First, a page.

It's a change that's been repeatedly called for: general Marc Wattin-Augouard , speaking at the International Forum on Cybercrime in January, repeated his his call for the public sector to have a "stronger dialogue with business". He first made a similar plea back in October 2009.

Such a move makes even more sense today given that IT systems are mostly operated and managed by private entities but at the same time are becoming more and more part of critical infrastructures, just like utilities.

Last autumn, a new academic chair for cyberdefence and cyberscurity was announced at the Saint-Cyr Coëtquidan officer training academy, involving the Thales group and IT services company Sogeti. Aimed at closing the communication gap between the public and private sectors as well as establishing a real "human resources strategy", part of the chair's remit is to help train army brass in cyberdefence.

Topics: Security, EU

Valéry Marchive

About Valéry Marchive

A graduate in networking and databases and an author of several books about Apple gear, Valéry Marchive has been covering the French IT landscape since the late 90s, both for the consumer and enterprise sectors.

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  • Comment from Jarno Limnéll, Stonesoft Director of Cyberstrategy

    The invention of the internet has opened the door to a new wave of corruption; cyber-theft knows no boundaries and cybercrime has been on the rise over the last decade. Thieves have devised cleverer methods of attacking and infiltrating a business’ defences and will stop at nothing in order to get hold of valuable information or money. However, businesses from around the world are not alone in the quest to find out what they can do to protect themselves from this new type of attack; governments are also looking for ways to protect organizations from cybercriminals.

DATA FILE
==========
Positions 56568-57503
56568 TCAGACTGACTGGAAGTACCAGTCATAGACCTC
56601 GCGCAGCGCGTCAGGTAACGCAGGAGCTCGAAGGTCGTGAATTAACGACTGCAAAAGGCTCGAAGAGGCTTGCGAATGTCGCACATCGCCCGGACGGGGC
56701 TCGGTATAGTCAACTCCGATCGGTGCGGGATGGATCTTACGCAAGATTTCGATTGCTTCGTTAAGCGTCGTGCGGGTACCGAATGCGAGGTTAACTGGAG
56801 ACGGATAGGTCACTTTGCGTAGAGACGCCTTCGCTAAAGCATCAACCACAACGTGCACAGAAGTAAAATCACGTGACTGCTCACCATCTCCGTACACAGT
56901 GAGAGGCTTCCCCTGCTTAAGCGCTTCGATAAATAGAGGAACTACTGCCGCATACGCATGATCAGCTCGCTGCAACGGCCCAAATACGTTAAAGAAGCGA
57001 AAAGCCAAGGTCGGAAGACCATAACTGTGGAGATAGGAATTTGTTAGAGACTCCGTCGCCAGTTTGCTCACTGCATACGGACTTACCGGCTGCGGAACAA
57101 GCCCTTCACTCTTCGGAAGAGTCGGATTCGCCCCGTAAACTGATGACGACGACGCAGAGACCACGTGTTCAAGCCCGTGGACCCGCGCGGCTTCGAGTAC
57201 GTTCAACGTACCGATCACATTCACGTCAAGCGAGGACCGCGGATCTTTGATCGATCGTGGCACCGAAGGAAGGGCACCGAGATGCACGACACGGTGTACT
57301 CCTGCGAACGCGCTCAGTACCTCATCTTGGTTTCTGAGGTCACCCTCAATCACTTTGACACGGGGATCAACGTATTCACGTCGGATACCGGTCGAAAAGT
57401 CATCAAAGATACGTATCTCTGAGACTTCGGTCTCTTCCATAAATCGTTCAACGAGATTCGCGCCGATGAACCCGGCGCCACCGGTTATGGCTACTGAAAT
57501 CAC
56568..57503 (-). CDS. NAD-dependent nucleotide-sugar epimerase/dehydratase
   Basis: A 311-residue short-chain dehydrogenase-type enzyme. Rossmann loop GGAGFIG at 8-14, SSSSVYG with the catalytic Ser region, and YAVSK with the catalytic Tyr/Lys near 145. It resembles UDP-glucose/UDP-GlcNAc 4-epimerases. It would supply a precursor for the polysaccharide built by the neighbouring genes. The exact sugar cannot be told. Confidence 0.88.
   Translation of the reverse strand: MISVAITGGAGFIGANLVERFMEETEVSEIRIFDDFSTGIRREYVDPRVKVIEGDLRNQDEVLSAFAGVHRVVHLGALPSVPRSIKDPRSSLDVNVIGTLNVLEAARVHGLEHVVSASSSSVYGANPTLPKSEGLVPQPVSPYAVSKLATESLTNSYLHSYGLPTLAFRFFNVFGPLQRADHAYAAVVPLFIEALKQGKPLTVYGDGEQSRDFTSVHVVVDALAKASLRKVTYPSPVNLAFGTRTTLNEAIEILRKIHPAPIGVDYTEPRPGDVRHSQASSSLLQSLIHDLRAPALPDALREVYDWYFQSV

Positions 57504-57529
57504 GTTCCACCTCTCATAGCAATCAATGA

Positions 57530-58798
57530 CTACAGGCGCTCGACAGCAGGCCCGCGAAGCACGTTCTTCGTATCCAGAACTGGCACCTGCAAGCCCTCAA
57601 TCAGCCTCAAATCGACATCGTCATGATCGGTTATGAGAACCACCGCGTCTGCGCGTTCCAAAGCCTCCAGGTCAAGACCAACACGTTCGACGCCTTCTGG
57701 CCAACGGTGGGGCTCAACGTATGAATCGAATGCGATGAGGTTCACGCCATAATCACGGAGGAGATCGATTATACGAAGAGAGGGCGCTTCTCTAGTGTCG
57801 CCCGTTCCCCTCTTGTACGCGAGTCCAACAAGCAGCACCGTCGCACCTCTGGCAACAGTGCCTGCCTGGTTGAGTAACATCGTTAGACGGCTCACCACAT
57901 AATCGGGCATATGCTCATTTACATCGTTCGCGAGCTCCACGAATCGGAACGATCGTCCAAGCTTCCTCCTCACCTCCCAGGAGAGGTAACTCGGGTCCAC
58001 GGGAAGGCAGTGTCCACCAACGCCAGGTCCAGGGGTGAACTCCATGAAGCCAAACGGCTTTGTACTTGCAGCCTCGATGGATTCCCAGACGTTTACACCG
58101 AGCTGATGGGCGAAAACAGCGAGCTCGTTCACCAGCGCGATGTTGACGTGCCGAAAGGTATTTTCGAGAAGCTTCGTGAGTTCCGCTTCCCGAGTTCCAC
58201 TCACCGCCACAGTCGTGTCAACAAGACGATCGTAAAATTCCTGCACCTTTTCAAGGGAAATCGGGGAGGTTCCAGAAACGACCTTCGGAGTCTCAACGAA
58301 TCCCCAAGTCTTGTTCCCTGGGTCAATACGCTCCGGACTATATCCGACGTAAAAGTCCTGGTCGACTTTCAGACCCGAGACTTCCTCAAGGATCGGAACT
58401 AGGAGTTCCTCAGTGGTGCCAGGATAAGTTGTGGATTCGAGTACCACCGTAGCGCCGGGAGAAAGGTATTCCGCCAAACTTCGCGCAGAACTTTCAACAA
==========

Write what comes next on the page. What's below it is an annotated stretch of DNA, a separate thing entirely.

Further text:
There have been lately some announcements in France, either by the government or associated bodies, in the battle against cybercrime. However, it should be remembered that France is not alone in the fight against cybercrime. In the US, President Obama recently asked for the voluntary sharing of information on cyber-attacks by businesses. Conversely, in the EU, the European Commission has just proposed legislation that will force companies to have their “readiness” against dealing with cyber-attacks audited. On top of this, they are also expected to share information of when they have been victims of cyber-attacks that incurred a “significant” impact.
    In short: Whatever the actions or announcements made, in today’s economic climate it is imperative that France promotes the fact that it is doing everything possible to be a safe environment for businesses to operate within, and to increase international cooperation with other countries in order to tackle cybercrime. To do this, both the government and businesses must prove that security is extremely important to them. There are lots of issues to be done before we can enjoy all the possibilities which the cyber domain is giving to business and our daily life – in a secured way.”
    Stonesoft